Solaris
2016
with

Dr. Melissa J. Glenn

Associate Professor of Psychology, Colby College

Solaris— The Neuroscience of Conscious (and Subconscious) Experiences

A discussion of the neuroscience of conscious and subconscious experiences. 

Maine Film Center / Railroad Square Cinema Waterville, ME

Film Synopsis

A psychologist is sent to a station orbiting a distant planet in order to discover what has caused the crew to go insane.

Based on a novel by Stanislaw Lem, Solaris centers on widowed psychologist Kris Kelvin (Donata Banionis), who is sent to a space station orbiting a water-dominated planet called Solaris to investigate the mysterious death of a doctor, as well as the psychological problems affecting the remaining cosmonauts on the station. Finding the crew to be behaving oddly, Kelvin is more than surprised when he meets his seven-years-dead wife Khari (Natalya Bondarchuk) on the station. It quickly becomes apparent that Solaris possesses something that brings out repressed memories and obsessions within the cosmonauts on the space station, leaving Kelvin to question his perception of reality.

About the Speaker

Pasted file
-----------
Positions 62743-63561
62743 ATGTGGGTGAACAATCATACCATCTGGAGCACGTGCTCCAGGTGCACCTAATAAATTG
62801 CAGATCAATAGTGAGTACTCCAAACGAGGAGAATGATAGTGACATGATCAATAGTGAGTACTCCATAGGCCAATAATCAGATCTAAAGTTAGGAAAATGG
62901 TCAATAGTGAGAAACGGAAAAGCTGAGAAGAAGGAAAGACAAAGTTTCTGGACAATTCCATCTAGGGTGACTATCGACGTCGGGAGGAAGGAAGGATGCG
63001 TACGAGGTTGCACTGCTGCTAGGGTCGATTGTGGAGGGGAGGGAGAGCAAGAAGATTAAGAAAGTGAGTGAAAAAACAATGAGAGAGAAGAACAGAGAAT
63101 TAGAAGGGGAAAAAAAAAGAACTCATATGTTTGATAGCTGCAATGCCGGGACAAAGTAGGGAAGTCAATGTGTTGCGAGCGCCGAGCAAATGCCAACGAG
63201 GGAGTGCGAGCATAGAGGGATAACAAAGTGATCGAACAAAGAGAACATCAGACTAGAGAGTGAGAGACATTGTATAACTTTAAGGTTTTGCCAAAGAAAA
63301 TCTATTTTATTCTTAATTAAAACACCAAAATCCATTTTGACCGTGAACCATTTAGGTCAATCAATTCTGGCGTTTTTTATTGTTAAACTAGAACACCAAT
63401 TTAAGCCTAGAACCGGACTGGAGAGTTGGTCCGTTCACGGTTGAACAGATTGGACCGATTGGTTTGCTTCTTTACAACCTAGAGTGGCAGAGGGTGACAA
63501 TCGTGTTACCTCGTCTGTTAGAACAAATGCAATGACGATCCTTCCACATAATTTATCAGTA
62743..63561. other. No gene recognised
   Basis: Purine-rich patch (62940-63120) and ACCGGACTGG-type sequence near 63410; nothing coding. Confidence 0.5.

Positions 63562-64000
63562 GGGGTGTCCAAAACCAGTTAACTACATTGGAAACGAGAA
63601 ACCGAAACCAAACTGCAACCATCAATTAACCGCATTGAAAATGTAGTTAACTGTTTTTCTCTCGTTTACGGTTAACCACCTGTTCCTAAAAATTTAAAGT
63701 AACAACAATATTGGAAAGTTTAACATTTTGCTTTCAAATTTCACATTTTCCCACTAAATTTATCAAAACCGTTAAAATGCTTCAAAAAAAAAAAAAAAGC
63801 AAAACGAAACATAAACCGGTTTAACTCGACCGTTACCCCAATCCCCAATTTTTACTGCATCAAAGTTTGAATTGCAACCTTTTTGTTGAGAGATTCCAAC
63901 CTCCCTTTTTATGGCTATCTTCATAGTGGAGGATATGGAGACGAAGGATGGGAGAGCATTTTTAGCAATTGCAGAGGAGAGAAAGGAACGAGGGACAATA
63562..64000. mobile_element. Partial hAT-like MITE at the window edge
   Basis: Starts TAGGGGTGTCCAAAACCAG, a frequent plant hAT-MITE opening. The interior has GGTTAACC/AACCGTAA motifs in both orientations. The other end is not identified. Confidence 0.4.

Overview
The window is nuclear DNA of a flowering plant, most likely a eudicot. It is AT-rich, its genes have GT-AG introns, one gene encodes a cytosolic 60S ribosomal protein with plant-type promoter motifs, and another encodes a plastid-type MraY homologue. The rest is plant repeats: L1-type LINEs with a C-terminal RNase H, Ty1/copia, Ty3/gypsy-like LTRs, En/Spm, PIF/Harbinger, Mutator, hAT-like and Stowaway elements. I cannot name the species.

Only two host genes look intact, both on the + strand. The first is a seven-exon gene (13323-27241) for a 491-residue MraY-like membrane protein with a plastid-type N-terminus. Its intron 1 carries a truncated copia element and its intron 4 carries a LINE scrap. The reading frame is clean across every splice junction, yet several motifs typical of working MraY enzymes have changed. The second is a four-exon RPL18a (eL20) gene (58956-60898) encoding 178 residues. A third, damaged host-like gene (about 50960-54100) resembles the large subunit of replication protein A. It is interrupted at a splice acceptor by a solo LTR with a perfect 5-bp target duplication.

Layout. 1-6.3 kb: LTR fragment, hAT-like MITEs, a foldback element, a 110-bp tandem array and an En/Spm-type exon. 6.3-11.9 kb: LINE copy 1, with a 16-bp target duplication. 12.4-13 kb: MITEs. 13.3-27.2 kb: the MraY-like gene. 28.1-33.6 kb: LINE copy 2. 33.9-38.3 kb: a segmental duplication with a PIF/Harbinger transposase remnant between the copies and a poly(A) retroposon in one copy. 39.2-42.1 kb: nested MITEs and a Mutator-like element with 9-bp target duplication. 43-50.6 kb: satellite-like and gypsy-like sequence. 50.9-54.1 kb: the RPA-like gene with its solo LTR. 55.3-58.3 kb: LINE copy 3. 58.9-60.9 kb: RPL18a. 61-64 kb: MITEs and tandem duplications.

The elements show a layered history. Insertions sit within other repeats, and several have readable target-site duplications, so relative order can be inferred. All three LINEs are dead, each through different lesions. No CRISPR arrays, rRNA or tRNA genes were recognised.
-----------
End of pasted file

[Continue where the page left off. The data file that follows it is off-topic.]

Dr. Melissa J. Glenn is an associate professor of psychology at Colby College. She received her BSc in psychology from Memorial University of Newfoundland in 1994, and her MA and PhD in experimental psychology from Concordia University in 1997 and 2003, respectively. Her graduate theses focused on the functional neuroanatomy of memory systems. From 2003 until 2007, Dr. Glenn was a Postdoctoral Fellow at Duke University, and while there was funded by the National Institute on Aging to study the neural and behavioral mechanisms mediating a lifelong enhancement in cognition with prenatal choline supplementation. She joined the Psychology Department at Colby College in August 2007 where she continues to study the behavioral, neural, and physiological effects of choline supplementation or deficiency at different stages of life. She also studies the ways it is neuroprotective against psychological disorders, in particular, schizophrenia and depression.